Skip to main menu Skip to main content Skip to footer
Symptom Checker
Pay My Bill
Contact us

Skin Cancer

Doctor Inspecting a Patient's Skin

What is Skin Cancer?

Skin cancer is one of the most common forms of cancer in the United States. It is caused by the abnormal growth of skin cells which cause a tumor. Skin cancer can affect the skin anywhere on the body but most frequently occurs in skin that is exposed to the sun such as the ears, nose and face.

Most skin cancers are caused by sun damage over time but there are many risk factors such as:

Types of Skin Cancer

There are three most common types of skin cancer. They are named for the different types of skin cells that become cancerous.

Chart Illustrating Basal Cell Carcinoma, Squamous Cell Carcinoma and Melanoma

Basal Cell Carcinoma

Basal cell skin cancer occurs in the basal cell layer of the skin and is the most common type of skin cancer in people with fair skin. It commonly occurs on areas of the skin that have been exposed to the sun, such as the face. It rarely spreads to other parts of the body.

Squamous Cell Carcinoma

Squamous cell carcinoma occurs in the squamous cells, and is the second most common type of skin cancer. It usually occurs in sun-exposed areas such as on the face, scalp, ears and neck. Squamous cell skin cancer can spread to lymph nodes or other parts of the body.

Melanoma

Melanoma is one of the most aggressive types of skin cancer, and the most likely to spread to other parts of the body. Melanoma occurs in the melanocyte (pigment) cells of the skin, and can form on any part of the body, regardless of past sun exposure.

Prevention of Skin Cancer

Although not every case of skin cancer can be prevented, the best way to avoid it is to protect skin from the sun. Recommendations for preventing skin cancer include the following:

Performing routine self-exams to spot skin changes or abnormal moles, and seeing a dermatologist for a full-body screening on a regular basis, is also recommended.

Symptoms of Skin Cancer

Skin cancer often starts as a mole or an abnormal growth on the skin. Skin cancers may appear as the following:

Chart Illustrating what asymmetry, border, color, diameter and evolving skin cancers look like

The ABC’s of Skin Cancer

The ABC’s of skin cancer are an easy way to remember characteristics of a skin cancer and may be concerning. If you have a mole with these characteristics, you should have it evaluated by your physician.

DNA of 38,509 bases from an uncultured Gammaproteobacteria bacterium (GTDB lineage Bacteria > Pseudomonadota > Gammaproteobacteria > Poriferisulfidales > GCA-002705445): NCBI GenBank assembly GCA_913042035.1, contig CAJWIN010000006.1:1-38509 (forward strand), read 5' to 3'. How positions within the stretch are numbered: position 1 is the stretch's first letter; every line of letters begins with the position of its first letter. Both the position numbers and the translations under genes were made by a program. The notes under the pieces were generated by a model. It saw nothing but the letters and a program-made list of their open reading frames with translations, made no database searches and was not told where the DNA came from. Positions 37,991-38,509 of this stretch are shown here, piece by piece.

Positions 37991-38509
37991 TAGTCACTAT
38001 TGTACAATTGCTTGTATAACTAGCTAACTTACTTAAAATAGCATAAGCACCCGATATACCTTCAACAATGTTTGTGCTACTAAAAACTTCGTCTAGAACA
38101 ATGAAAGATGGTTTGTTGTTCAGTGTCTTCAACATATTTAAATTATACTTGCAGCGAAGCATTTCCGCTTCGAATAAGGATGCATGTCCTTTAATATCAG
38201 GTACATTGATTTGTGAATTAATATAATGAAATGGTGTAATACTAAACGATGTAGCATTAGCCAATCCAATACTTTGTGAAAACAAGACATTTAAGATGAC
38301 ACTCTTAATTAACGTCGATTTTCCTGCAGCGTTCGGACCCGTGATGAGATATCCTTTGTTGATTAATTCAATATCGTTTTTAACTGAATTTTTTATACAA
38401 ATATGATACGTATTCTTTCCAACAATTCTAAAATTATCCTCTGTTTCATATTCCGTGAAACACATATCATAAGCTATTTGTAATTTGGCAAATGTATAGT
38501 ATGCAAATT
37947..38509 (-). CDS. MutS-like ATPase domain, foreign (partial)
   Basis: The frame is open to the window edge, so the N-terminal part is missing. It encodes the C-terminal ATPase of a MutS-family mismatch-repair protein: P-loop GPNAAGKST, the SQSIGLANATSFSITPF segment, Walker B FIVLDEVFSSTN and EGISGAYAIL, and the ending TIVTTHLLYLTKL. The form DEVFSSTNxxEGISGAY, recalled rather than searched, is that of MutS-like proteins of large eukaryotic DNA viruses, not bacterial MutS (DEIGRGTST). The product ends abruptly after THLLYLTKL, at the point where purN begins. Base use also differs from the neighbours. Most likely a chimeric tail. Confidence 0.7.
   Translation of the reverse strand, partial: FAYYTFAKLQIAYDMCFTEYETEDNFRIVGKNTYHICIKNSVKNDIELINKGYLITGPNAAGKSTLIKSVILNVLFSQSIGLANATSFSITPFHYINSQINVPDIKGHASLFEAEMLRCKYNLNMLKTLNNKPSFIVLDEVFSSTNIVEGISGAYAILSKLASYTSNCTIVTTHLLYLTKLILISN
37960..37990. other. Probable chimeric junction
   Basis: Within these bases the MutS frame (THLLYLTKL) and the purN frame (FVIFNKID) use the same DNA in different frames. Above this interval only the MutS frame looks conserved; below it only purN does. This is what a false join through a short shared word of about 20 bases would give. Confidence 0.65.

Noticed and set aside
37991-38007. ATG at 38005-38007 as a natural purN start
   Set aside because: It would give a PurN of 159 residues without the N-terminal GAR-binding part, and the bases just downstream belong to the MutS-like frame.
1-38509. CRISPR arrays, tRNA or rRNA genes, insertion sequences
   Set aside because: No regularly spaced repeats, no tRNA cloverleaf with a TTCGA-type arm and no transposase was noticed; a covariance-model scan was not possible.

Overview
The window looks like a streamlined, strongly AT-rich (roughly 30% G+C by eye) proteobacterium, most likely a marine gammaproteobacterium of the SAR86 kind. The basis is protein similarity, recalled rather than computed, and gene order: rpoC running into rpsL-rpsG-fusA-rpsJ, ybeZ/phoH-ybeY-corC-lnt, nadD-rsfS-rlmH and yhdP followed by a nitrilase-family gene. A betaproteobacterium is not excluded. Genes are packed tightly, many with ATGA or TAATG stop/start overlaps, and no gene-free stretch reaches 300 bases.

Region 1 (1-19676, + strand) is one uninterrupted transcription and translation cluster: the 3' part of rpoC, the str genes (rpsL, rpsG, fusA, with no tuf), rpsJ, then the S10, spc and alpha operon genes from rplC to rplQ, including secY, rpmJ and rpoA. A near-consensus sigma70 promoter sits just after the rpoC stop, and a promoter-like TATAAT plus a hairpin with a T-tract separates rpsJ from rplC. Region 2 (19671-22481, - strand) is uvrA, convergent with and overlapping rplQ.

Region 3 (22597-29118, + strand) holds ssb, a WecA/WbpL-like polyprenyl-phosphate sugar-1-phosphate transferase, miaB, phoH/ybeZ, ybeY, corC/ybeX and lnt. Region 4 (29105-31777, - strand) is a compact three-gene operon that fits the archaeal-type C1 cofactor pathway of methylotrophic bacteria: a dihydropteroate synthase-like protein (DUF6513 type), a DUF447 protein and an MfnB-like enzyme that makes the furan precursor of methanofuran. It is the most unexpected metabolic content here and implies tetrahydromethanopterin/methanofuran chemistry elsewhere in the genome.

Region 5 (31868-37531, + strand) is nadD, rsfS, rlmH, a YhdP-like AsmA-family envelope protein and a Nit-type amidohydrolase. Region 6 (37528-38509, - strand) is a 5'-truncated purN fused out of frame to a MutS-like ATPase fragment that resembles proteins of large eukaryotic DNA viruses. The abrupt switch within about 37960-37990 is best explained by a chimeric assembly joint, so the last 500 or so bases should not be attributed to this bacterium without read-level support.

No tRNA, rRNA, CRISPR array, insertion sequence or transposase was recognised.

Diagnosis of Skin Cancer

To diagnose skin cancer, your doctor will review all your symptoms, and examine the skin for any unusual growths or abnormal patches of skin. If skin cancer is suspected, a biopsy may be performed on the area of skin in question. Once the results of the biopsy are reviewed, the presence and type of cancer can be determined, and a treatment plan created. Those who experience any skin changes, or have changes to existing moles or birthmarks, should see a doctor as soon as possible. Early detection is key in successfully treating skin cancer.

Treatment for Skin Cancer

Treatment for skin cancer depends on the type, size and location of the tumor. Most options include the removal of the skin cancer, and are effective forms of treatment. Some of the treatment options for skin cancer include the following:

Depending on the stage and severity of the skin cancer, in addition to removal of the growth, nearby lymph nodes may be removed and chemotherapy or radiation may be recommended.

Reconstruction After Skin Cancer Removal

After skin cancer is removed, there may be a wound or a defect that needs to be repaired. Repair of skin cancer defects is very important in order to have the best cosmetic and functional outcome, especially in the head and neck. Depending on the location of the defect various methods may be used for reconstruction including:

If the defect involves the nose, ear or other vital structures, sometimes bone or cartilage grafts are required to recreate the structure or support of certain areas. Some reconstructions are staged in multiple procedures depending on the reconstructive method used and type of skin cancer.

Our Location

Third Coast ENT

1615 Pasadena Avenue South
Suite 220
St. Petersburg, FL 33707